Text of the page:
For the second time in three years, Andrew Catalon and Steve Lappas are in Salt Lake City to call first- and second-round NCAA tournament games on . And the sportscasters think things might be different this time.

In 2017, there were no upsets here.

“I'm not saying there's going to be upsets this time,” Lappas said, “but there certainly is potential.”

• New Mexico State (12) vs. Auburn (5) — “They’ve been in the tournament now three years in a row,” said Catalon, who will do the play-by-play on TNT (11:30 a.m. Thursday.) “Even though they haven’t won, I think the lights won’t be too bright for them.”

And Lappas also pointed to NMSU as “veterans” who “won't be intimidated.”

• Northeastern (13) vs. (4) Kansas (4) — “Northeastern is a pretty good team,” said Lappas, who’ll provide analysis on TNT (30 minutes after NMSU-Auburn ends). “They’re a very smart team. A veteran team. And when you look at Kansas, they’ve got all these freshmen that they’re playing. What are they going to be like?”

“And I think Northeastern has has a really good player in a (Serbian guard) Vasa Pusica, which will be fun to say many, many times on Thursday,” Catalon said.

| Courtesy CBS CBS analyst Steve Lappas will work the NCAA tournament regional games in Salt Lake City this week.

Neither expects Farleigh Dickinson (16) to upset Gonzaga (1). “Gonzaga, to me, has a chance to win the national title,” Catalon said.

And regardless of who wins the 8-9 game between Syracuse and Baylor (30 minutes after Gonzaga-Farleigh Dickinson ends), that won't be an upset.

WHAT TO WATCH FOR IN SLC • “Syracuse is one of the worst defensive rebounding teams in the country,” Lappas said. “Baylor's one of the best offensive rebounding teams in the country.”

• “The New Mexico State teams plays 10 guys,” Lappas said. “They're the only team I ever heard of that doesn't have one guy who started every game this year. They're so deep — one guy plays 25 minutes and everybody else plays less than that.”

• “You look at Kansas and the injuries that they've had, and now all these freshmen they're playing and having to rely on that,” Lappas said.

HIGH ON UTAH STATE • Catalon and Lappas won’t be calling the only game to feature a Utah team — Utah State (8) and Washington (9) play Friday in Columbus, Ohio, (4:50 p.m., TNT) — but they both believe the Aggies stand a great chance of advancing.

Catalon called two USU games in the Mountain West tournament, and he wasn't overly impressed with the Aggies' 91-83 quarterfinal win over New Mexico, in which they turned the all over 24 times.

“I said, 'What's the big deal with Utah State?' And then I saw them in the semifinals” — an 85-60 win over Fresno State — “and I said, 'Wow! This team is going to win a game or two in the NCAA tournament.”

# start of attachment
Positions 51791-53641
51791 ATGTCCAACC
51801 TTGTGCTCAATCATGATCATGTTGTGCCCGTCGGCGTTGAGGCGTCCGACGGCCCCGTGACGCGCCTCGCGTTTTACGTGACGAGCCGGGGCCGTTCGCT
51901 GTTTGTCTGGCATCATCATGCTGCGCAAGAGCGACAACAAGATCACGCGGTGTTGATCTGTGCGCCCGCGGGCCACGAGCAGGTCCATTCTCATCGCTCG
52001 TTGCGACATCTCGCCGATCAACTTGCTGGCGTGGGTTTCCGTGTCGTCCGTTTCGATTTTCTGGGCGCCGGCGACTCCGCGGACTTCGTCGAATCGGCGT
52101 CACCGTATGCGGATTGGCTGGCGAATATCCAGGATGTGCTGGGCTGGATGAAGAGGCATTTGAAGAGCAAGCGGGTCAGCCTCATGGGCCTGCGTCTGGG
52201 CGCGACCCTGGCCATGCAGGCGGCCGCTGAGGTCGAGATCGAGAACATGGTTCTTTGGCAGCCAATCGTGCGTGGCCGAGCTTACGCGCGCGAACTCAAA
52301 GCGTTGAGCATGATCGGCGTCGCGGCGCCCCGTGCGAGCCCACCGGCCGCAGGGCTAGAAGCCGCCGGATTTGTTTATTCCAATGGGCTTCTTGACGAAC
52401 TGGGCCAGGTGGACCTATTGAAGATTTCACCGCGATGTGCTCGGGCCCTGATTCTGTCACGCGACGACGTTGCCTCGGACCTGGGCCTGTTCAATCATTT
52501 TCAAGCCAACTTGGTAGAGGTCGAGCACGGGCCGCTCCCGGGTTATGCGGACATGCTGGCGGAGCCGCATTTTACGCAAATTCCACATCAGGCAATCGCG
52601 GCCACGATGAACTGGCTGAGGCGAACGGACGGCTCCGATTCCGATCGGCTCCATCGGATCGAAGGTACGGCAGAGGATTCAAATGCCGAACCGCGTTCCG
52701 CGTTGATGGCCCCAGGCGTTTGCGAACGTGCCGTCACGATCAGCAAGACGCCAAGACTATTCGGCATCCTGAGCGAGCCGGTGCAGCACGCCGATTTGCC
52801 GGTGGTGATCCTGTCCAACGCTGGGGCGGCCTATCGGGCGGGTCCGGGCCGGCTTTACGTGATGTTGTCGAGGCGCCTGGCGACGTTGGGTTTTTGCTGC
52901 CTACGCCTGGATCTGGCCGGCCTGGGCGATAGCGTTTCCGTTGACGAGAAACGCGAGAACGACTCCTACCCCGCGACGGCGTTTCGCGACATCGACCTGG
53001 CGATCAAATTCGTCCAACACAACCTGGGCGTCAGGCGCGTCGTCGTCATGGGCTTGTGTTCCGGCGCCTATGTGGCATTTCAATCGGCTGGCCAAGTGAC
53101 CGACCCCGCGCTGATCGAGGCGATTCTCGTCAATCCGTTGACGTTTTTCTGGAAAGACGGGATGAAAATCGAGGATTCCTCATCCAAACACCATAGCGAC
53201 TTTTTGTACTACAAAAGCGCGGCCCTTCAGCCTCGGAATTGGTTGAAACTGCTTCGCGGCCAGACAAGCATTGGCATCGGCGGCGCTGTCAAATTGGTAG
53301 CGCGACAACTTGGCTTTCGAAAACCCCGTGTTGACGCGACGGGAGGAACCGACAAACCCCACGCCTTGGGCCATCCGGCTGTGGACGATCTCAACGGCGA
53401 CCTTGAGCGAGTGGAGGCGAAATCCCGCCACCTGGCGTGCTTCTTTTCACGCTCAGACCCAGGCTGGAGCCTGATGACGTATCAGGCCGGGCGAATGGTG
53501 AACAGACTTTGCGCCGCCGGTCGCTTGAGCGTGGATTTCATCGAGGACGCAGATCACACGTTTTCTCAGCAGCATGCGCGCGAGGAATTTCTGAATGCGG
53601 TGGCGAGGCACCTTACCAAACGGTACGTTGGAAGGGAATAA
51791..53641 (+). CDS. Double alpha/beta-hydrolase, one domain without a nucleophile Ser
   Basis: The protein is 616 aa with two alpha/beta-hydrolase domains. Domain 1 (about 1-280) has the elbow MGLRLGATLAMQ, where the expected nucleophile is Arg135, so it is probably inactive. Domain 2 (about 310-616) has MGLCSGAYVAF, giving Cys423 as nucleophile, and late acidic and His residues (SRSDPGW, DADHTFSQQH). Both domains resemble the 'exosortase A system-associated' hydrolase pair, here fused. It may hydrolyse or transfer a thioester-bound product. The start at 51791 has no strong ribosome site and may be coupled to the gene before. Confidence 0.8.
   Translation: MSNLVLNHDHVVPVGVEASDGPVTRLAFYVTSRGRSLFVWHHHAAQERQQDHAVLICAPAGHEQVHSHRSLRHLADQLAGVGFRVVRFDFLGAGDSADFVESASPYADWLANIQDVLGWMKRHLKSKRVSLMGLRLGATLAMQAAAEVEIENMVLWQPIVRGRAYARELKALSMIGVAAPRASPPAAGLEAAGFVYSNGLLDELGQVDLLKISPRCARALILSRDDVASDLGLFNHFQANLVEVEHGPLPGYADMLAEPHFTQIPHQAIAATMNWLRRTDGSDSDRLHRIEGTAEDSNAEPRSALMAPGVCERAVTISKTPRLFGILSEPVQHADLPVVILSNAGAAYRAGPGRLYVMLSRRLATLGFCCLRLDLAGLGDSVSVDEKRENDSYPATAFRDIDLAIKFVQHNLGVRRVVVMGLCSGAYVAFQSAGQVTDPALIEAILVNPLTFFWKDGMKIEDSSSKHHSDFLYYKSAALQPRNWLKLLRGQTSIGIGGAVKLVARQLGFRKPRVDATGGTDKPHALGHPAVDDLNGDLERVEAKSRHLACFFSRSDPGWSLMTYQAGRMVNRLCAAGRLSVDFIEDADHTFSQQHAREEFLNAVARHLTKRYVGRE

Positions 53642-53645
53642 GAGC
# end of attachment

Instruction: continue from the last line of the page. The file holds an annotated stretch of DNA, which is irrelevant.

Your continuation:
“There's no doubt that they're capable of winning,” Lappas said. “If you're [Washington coach] Mike Hopkins, you're thinking to yourself. 'Boy, this is not a great team to play zone against.' Washington's zone has been really good all year, but they're playing against a team that shoots it well … “I think if you're Washington, you're saying, 'Man, this is a tough draw.' Especially the way Utah State passes the ball. They're one of the best passing teams in the country.”

ROOTING INTERESTS? Catalon graduated from Syracuse, but he laughed at the (joking) suggestion that he might have to recuse himself from the Syracuse-Auburn game. He worked a Syracuse-Louisville game a couple of years ago, “and I did not feel anything going on in my head other than calling the game.”

“I think announcers always root for a close game. I don't think any announcer roots for a team to win.”

And if anyone should raise a question about that, “Well, I'd have to recuse myself from the Gonzaga game because my son's an assistant at Farleigh Dickinson,” Lappas said with a laugh.

LONGTIME PARTNERS • Catalon and Lappas been partnering on basketball games for seven seasons “and we're right around 200 games, give or take, together,” Catalon said. ““I always joke that Steve and I are like an old married couple. We spend about four to five days a week together during the basketball season, so we definitely see each other more than our wives during basketball season.”

“I think we play off of each other very well,:” Lappas said. “People say that we have a tremendous chemistry. I feel it.”

“Knowing exactly where he wants to go, how I can get him to where he needs and just the ability to have a laugh, because you've got to keep it fun — especially on a long day like Thursday.”

They're calling four games in one day, and it will be the first time either of them has seen any of the eight teams in person this season. So they've been watching film and doing research on all eight since the brackets were announced on Sunday.

“You just hunker down and you do it. But you know there's no doubt that it's a whirlwind,” Lappas said.

They've had it worse. Two years ago, they did two “first four” games on Tuesday and then worked the Thursday-Saturday subregional in Salt Lake City.

“That was tough,” Catalon said. “This will seem easy compared to that.”